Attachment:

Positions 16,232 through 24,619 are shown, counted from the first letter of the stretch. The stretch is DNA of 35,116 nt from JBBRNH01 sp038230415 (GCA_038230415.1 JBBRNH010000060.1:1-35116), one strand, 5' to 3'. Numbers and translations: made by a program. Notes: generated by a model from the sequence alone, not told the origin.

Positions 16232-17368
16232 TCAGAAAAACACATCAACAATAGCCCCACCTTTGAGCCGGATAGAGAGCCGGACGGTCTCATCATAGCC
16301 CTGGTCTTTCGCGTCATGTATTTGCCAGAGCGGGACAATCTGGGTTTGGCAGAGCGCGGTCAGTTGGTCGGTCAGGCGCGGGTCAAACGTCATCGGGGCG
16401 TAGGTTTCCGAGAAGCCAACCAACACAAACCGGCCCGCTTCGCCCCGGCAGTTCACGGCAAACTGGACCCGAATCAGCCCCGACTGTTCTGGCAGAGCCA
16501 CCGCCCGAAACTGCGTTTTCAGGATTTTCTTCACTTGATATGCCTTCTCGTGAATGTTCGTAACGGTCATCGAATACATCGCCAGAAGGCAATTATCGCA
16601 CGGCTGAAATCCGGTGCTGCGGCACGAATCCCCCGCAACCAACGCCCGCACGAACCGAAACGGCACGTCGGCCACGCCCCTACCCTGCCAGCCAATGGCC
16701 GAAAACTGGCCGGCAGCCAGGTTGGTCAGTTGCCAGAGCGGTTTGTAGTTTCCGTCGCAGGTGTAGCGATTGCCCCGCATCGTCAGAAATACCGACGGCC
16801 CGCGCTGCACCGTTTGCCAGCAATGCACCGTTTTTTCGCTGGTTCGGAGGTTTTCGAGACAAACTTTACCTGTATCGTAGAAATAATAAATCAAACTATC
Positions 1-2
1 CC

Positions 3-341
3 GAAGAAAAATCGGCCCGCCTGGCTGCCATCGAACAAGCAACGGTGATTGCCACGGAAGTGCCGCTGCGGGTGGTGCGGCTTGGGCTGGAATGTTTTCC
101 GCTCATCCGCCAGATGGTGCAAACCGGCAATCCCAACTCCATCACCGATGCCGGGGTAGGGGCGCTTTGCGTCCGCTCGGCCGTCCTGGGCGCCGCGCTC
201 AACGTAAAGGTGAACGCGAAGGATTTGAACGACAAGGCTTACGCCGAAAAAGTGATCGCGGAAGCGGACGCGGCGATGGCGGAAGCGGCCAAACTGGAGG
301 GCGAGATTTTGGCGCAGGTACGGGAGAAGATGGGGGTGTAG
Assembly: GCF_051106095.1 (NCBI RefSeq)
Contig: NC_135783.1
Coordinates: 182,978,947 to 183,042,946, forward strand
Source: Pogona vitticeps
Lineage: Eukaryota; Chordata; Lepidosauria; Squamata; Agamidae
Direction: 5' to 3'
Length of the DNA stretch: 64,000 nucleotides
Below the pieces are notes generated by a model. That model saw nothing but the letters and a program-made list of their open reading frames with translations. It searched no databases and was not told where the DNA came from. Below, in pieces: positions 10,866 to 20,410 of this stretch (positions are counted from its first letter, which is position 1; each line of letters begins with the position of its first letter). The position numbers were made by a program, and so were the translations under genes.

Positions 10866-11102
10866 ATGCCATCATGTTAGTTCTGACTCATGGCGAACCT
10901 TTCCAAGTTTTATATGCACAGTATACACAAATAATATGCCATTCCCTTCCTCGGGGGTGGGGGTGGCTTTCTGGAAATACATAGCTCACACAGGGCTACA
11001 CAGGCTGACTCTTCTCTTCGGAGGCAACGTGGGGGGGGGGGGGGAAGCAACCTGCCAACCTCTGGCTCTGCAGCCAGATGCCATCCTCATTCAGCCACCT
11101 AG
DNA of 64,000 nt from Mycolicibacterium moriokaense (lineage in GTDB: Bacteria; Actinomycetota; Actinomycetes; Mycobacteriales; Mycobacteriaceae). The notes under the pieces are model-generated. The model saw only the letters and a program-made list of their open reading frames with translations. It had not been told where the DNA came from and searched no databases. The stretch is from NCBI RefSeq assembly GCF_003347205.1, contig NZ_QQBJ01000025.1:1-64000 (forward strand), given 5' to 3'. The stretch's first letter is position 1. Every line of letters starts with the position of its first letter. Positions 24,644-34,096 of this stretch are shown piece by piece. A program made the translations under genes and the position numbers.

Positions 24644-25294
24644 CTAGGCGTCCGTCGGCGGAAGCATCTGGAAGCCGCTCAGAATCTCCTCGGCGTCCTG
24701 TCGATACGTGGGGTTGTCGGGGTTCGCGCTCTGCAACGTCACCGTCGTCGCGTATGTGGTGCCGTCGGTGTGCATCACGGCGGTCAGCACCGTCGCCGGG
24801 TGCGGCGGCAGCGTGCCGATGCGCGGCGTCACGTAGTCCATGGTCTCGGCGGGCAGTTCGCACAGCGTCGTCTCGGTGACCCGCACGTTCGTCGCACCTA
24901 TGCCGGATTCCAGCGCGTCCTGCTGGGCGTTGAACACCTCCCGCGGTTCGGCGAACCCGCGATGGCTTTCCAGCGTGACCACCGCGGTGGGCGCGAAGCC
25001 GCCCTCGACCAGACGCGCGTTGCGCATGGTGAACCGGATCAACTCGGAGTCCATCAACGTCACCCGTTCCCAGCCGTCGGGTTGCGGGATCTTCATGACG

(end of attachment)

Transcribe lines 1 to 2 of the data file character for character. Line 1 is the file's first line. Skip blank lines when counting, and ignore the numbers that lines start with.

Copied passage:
Positions 16,232 through 24,619 are shown, counted from the first letter of the stretch. The stretch is DNA of 35,116 nt from JBBRNH01 sp038230415 (GCA_038230415.1 JBBRNH010000060.1:1-35116), one strand, 5' to 3'. Numbers and translations: made by a program. Notes: generated by a model from the sequence alone, not told the origin.

Positions 16232-17368